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UC Merced study: Solar panels over California canals ‘makes a lot sense’ in renewable future

63 billion gallons of water saved and 13 gigawatts of solar energy seems like a win-win, but not everyone is ready to jump on board with the idea just yet.

TURLOCK, Calif. — For Roger Bales, the future of California could be an iconic one with renewable energy. 

In that vision of the future, he sees trips from Sacramento to Los Angeles in an electric car, where you can stop and charge your car with solar energy that was generated over some of California’s canals.

“I think it’s really cool… I think it can help people say ‘yes, this is the direction we need to be going. We need to have built smart infrastructure,’” Bales said. “So, I think it can have a snowball effect for public education and public appreciation for where we can be headed in terms of a sustainable future for children.”

The key element to that vision is solar panels over California’s 4,000 miles of canal systems. It’s not necessarily a new idea, but Bales is one of a few people behind some new research on the topic. Specifically, his team poured themselves into a study to figure out whether it would even make sense to do something like that, and to Bales, the answer is a “yes,” economically speaking.

The study said covering California’s canals with solar panels could translate in up to 63 billion gallons in water savings, 13 gigawatts of solar energy, and even some maintenance savings. 

For perspective, Bales said 13 gigawatts of production capacity is about 1/6 of the state’s total electricity generation and that 63 billion gallons of water is enough to irrigate 50,000 acres of land or support millions of people.

“The 193,000-acre feet (63 billion gallons) could also serve a city of 2 million people, so larger than the Sacramento municipal area,” Bales said.

In some senses, it’s a natural harmony between electrical infrastructure and water infrastructure. Solar panels block sunlight from hitting the water, reducing evaporation, and the water cools the solar panels, making them more efficient at generating electricity.

Another added bonus is that the energy production would be done over currently disturbed land, meaning there’s no need to convert farmland or natural lands for energy production.

“We need to think laterally. We need to think creatively about how to build our infrastructure in a smart way. Putting electrical infrastructure together with water infrastructure, that makes a lot of sense,” Bales said.

Turlock Irrigation District (TID), water and power provider for about 100,000 customers, seems inclined to agree, but they’d like to do some more research before putting any solar panels over their canals.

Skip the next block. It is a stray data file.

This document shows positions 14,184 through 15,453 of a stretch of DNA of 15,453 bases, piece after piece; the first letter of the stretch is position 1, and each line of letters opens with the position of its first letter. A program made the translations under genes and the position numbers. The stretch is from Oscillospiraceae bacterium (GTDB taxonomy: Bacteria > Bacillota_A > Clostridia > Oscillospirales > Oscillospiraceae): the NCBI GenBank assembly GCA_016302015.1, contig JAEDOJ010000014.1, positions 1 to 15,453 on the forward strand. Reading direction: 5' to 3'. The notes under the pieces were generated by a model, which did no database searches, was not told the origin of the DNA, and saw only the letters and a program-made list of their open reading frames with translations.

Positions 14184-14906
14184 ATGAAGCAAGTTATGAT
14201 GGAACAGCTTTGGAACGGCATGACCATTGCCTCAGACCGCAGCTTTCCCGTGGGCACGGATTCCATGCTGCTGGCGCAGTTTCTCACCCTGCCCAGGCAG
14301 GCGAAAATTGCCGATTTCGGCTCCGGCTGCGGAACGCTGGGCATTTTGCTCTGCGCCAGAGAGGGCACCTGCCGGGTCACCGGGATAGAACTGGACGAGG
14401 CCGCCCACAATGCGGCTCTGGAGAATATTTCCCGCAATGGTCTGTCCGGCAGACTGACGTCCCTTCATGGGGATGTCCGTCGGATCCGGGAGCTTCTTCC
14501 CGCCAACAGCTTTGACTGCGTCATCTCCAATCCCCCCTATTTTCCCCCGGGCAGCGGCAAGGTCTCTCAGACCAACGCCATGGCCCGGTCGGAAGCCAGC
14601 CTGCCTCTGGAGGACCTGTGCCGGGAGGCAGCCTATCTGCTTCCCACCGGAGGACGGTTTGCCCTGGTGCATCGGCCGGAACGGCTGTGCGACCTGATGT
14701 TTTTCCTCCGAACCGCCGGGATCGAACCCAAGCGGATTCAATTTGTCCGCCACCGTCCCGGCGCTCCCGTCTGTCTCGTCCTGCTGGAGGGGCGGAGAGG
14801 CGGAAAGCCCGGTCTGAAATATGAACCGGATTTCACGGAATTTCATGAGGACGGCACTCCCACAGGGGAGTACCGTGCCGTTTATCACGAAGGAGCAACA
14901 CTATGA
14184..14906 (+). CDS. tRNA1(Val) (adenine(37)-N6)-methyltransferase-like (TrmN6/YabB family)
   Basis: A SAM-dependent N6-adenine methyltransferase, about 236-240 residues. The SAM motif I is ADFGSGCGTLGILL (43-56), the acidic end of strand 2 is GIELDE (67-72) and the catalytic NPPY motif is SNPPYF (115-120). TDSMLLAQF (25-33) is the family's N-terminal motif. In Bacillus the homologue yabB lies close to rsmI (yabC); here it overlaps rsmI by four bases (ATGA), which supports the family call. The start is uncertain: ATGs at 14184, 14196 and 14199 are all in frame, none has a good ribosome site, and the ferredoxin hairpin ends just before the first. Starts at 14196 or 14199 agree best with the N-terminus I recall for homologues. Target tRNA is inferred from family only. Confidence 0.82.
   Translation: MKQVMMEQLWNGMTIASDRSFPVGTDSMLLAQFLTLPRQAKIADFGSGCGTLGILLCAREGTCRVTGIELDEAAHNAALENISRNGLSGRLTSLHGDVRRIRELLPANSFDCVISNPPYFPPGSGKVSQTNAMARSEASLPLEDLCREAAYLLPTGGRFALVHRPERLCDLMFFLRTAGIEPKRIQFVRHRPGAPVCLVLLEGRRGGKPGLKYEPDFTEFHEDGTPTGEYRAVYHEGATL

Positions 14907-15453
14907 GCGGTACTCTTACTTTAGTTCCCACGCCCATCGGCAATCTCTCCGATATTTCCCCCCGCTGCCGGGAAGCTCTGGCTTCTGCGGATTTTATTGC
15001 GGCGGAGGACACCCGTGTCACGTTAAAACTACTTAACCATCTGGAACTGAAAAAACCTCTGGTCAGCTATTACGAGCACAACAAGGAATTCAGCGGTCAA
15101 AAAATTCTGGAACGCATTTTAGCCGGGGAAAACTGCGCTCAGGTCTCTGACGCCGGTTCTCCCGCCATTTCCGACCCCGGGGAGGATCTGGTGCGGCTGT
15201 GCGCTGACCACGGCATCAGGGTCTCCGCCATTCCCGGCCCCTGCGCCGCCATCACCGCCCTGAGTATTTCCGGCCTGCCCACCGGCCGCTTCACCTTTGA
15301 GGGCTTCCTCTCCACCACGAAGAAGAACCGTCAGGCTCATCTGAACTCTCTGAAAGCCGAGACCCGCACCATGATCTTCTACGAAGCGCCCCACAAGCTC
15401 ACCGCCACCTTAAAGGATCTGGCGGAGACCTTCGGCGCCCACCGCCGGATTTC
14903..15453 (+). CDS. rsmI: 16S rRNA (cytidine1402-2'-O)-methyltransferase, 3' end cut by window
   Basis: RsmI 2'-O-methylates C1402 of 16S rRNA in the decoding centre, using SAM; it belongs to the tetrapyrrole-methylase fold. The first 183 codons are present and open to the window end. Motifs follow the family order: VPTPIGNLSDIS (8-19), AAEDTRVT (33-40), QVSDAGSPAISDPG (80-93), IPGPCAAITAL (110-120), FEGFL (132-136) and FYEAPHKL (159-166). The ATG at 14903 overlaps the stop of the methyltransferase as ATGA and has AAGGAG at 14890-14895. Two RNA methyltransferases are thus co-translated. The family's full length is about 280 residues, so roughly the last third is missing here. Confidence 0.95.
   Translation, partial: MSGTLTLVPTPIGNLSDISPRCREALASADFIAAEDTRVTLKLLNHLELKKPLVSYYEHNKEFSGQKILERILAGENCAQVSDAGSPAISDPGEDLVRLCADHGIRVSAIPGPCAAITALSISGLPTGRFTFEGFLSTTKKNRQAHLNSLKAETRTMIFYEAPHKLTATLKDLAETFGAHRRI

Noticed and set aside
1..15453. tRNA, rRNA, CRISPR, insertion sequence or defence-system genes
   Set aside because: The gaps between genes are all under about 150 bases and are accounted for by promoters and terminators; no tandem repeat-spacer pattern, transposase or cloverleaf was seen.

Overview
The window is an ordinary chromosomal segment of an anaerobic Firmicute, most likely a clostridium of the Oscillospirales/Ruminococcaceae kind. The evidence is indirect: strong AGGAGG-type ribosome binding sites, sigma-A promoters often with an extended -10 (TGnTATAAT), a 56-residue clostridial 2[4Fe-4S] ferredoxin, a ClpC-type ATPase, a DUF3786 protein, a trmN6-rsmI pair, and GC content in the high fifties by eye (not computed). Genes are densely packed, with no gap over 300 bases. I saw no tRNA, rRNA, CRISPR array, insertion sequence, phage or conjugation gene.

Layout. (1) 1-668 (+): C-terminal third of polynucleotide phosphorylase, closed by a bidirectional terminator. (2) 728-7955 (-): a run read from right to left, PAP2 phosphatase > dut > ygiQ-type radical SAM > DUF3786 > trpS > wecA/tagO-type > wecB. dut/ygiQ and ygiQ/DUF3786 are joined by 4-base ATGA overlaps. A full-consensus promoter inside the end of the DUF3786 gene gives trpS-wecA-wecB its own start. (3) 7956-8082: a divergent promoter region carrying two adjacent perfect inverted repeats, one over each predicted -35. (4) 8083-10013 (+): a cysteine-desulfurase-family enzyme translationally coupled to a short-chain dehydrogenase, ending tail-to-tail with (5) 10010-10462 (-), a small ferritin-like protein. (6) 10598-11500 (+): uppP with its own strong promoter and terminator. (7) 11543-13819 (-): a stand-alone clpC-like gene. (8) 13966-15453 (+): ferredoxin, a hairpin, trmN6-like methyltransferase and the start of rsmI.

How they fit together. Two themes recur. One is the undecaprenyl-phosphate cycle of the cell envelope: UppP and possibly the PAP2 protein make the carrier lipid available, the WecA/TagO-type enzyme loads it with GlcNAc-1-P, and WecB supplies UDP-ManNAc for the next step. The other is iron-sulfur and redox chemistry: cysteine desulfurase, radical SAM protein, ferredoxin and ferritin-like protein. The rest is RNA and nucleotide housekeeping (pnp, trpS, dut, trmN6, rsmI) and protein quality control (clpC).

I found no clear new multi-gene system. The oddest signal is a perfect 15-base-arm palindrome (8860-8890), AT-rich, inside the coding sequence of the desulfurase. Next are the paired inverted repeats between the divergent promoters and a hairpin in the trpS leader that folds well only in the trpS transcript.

“It’s something that we’ve heard about or thought about in concept before, but the study and actually seeing the results brought it back into our attention. And, it’s something we’re definitely interested in looking at further,” said Josh Weimer, external affairs manager at TID.

TID is currently evaluating locations for a solar project in the district, so the study was a pretty timely arrival and the idea of using their existing infrastructure is being brought into the conversation. While the study shares a lot of wins in taking on such an effort, Weimer said there’s still some more to learn.

“It does seem like a win-win, but there’s definitely some things we want to look into a little bit further,” Weimer said. “Obviously putting anything around our irrigation infrastructure, we just want to make sure we’re not limiting our ability to maintain and properly secure our canals, but there is potential…”

The district is eyeing concepts and designs for their 250 miles of canals and figuring out where those concepts might work. It’s expected to reach its board of directors by the end of the year.

Bales added that, following the UC Merced’s study, a site-specific study and demonstrations would be the next step. The evaporation savings are based on solar panel-covered canals in India.

“Talking to some people that are designing the next generation of solar that can cover canals, they say they think they can achieve much higher (savings), but we need a demonstration project to really evaluate that because theirs is a hypothesis and we need real data,” he said.

Modesto Irrigation District appears to be one of the districts in that camp.

“MID continues to be an innovative leader in water management and a proponent of renewable energy in a practical and financially prudent manner,” Samantha Wookey, MID spokesperson, said in a statement to ABC10. “The real-world application of UC Merced’s work is largely unknown and we look forward to carefully analyzing the results of possible application at a large scale in California.”

The potential water savings and solar energy generation come at a time when California is staring down drought concerns and a changing climate.

Christopher Hyun, a climate scientist with the State Water Board, said climate change is increasing drought frequency and severity, reducing snowpack, and drying soils, which make the state’s water supplies more vulnerable. He added that temperatures in California are projected to rise significantly in the state's interior regions, where the canal network is.

Bales said covering all of California’s canals could also translate to substantial water savings on the local levels as areas deal with both wet and dry years down the line.

“We need resiliency to get through the dry years and then we have to make the most of the water that comes in the wet years, so increasing our base water supply in all years can be really important,” he said.

Credit: UC Merced
A design concept of solar panel covered canals

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